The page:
Morehouse, other HBCU’s approach recruiting from different angle

Roy Williams once said, “Recruiting is like shaving. If you take a day off people will notice.” Williams, however, is head coach of the National Champion North Carolina Tar Heels, a program that virtually recruits for him.

In this day and age, recruiting is more important than shaving, it is right up there with breathing. If you don’t do it, you and your program will die.  Top high school recruits are now having their games televised, shoe companies are salivating over them, and magazines across the country put their faces on covers to build the hype.

Blue-chippers like Derrick Favors, John Wall, and Lance Stephenson get all the face time and are offered scholarships from every school across the fifty states.             

But one may ask what takes place on the other side of the recruiting game? Do smaller Division II colleges and universities face the same challenges as a North Carolina or Kansas?

Clark Atlanta University and Morehouse College are a part of the Atlanta University Center that is tucked away in the West End of Atlanta.  The two HBCU’s (historically black colleges and universities) are both full of school pride and tradition, and are literally next door to each other (they even share a library).  But aside from the fierce rivalry that the two schools share—somewhere right behind Michigan/Ohio State and Duke/Carolina—both institutions of higher learning put more emphasis on academics rather than athletics.  However, the will to win and be successful on the playing field burns just as deep as that of their Division I counterparts.



When Roy Williams steps into a household and tries to convince a young man that he should play at his alma mater, it’s the very same scenario that happens for Grady Brewer.  Brewer is the head coach at Morehouse, and while he may have to work harder at recruiting than Williams does, he does it for another reason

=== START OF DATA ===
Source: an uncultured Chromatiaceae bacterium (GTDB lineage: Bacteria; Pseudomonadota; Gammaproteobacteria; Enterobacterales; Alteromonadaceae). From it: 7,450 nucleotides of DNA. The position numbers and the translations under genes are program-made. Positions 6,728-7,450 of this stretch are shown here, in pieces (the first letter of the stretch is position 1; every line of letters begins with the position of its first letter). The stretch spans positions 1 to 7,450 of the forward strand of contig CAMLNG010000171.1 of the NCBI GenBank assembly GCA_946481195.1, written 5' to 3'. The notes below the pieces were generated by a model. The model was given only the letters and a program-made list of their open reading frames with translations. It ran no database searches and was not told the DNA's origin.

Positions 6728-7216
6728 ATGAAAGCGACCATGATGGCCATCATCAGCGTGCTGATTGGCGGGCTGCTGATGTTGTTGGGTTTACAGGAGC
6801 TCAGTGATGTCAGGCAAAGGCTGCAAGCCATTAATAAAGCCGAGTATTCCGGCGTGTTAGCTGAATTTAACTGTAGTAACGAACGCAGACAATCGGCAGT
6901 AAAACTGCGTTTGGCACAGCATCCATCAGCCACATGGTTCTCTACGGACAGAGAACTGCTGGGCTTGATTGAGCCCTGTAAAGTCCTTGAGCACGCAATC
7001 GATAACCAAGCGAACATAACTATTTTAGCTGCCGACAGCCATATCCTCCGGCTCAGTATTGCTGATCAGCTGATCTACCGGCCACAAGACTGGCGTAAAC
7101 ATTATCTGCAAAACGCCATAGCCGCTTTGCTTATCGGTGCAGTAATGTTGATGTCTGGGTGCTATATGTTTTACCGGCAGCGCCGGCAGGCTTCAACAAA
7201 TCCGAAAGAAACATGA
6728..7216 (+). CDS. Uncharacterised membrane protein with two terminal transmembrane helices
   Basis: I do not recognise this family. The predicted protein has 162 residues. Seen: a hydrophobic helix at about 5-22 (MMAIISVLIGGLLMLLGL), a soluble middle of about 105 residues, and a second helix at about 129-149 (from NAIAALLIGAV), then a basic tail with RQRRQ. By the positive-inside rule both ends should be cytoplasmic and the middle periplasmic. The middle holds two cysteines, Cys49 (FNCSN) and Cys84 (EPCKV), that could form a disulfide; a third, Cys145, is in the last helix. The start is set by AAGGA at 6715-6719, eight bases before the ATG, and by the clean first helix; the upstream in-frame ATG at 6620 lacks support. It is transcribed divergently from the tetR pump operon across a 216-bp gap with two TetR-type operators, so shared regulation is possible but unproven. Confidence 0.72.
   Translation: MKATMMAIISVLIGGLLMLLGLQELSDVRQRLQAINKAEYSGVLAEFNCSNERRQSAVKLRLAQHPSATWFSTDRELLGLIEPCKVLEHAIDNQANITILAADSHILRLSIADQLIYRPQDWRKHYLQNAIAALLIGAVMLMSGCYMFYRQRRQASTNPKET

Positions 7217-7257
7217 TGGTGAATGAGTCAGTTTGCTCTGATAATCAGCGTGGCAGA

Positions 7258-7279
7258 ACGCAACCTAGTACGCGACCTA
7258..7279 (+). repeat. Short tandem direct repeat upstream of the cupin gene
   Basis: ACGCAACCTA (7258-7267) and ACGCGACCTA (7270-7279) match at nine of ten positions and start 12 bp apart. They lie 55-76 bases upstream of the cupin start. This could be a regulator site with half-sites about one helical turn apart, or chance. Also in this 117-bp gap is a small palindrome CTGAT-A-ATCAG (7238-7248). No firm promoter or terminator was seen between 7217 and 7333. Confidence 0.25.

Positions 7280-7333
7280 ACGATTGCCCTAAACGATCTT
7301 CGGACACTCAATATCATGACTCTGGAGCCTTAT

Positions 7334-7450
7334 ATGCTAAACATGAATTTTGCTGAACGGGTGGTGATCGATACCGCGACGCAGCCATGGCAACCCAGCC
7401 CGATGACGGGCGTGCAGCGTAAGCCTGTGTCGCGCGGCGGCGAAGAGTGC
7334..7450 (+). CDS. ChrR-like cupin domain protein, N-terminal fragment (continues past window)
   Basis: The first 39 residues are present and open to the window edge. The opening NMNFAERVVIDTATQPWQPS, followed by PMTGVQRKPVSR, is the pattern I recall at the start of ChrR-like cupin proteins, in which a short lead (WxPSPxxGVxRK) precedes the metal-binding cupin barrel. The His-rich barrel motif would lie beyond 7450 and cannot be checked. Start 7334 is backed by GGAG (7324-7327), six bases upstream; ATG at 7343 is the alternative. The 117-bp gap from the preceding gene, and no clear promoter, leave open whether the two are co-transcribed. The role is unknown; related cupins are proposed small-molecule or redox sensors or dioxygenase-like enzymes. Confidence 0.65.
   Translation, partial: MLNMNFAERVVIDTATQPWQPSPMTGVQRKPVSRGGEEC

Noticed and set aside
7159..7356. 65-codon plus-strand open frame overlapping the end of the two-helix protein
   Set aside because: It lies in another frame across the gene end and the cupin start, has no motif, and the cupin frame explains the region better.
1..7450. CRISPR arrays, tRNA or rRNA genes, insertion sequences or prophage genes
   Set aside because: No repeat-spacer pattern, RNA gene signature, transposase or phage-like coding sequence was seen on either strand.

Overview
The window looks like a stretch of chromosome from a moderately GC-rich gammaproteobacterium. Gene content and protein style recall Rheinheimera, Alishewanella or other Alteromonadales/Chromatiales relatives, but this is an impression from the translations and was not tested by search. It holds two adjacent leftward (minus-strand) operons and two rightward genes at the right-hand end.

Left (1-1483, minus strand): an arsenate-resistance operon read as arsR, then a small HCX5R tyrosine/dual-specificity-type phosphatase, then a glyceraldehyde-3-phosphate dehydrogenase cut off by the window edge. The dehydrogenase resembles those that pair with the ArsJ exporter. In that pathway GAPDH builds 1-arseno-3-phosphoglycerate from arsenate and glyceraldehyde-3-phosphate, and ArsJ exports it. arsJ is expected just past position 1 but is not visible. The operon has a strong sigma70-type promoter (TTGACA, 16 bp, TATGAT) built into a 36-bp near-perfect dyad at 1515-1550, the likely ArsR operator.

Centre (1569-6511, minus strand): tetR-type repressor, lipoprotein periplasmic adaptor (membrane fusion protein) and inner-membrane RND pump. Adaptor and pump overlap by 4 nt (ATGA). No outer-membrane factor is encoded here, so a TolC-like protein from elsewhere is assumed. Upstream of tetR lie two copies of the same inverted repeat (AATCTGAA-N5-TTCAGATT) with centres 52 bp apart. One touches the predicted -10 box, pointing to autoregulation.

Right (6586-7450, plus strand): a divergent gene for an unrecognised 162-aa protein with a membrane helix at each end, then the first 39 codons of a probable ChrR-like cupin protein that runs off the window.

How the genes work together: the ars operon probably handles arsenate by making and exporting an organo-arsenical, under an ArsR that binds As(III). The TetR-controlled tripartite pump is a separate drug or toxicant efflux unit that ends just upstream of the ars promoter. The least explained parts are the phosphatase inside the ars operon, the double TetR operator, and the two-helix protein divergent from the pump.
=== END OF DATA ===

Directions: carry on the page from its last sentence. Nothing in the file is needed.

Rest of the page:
“It’s my school, I love it,” said Brewer. “I love what Morehouse stands for, it’s not all about basketball. It’s about developing young leaders and men because we need strong African-American males in our society”. 

Brewer suited up for the Maroon Tigers from 1976-1980, but it wasn’t until the year 2000 that he was given the reigns to the Morehouse Basketball program.  Since his collegiate coaching career which started in 1987, Brewer has had to the deal with the hurdles of recruiting on the Division II level.  But it is especially difficult when you want to win the right way.

“It’s a balancing act, you have to get guys that can stay in school,” Brewer said. “Nobody is going to remember the score four years ago so you have to get guys that can learn in the classroom.  But then again, you want to get the best athlete.”

When the NBA instituted an age rule in 2006, everybody knew that it would affect college basketball, but nobody realized that it would give Division II coaches an added obstacle.

“With the kids going to the NBA early now it makes it difficult to get the better athlete at the Division II level,” Brewer said. “Guys that were once coming to us maybe six or seven years ago aren’t coming anymore, and it pushed everything up with everybody going to the NBA and only staying in college for one year.  Everyone now wants to play Division I basketball. They want to be on TV and they want to compete against better schools, but you can’t do that in Division II.” 

So since David Stern has changed the rules of the recruiting game for coaches like Grady Brewer, it is up to them to develop a new way of thinking when it comes to going after a student-athlete.

“I have to recruit a kid that wants to be a Morehouse Man, someone who understands the tradition,” he said.  “It’s a whole different ballgame for us, but we are going to have success with it.” 



The success that Brewer speaks about seems to be picking up speed.  Over the past couple of seasons ESPNU has made a considerable effort to televise HBCU basketball games. The added publicity and PR ultimately helps coaches at these schools as they continue on their quest to find great students who are also great athletes. When graduation draws a much larger crowd than the biggest game of the season, it may not be a big-time recruiting tool.  But Brewer doesn’t think that way.  The proud alumnus feels that it’s about something else when he wants a young man to play for him and become a student at his school. “I ask for two things if a student-athlete is going to come play for me at Morehouse: a positive attitude and effort,” he said.

So as Division I college coaches will be spending their summers making cross country hikes to sign players that will strengthen their rosters, Grady Brewer and his fellow Division II colleagues will have a different mindset. “I tell kids all the time that talent gets you there, but character keeps you there.” 

Phillips is the sports editor for The Maven Report and can be reached at



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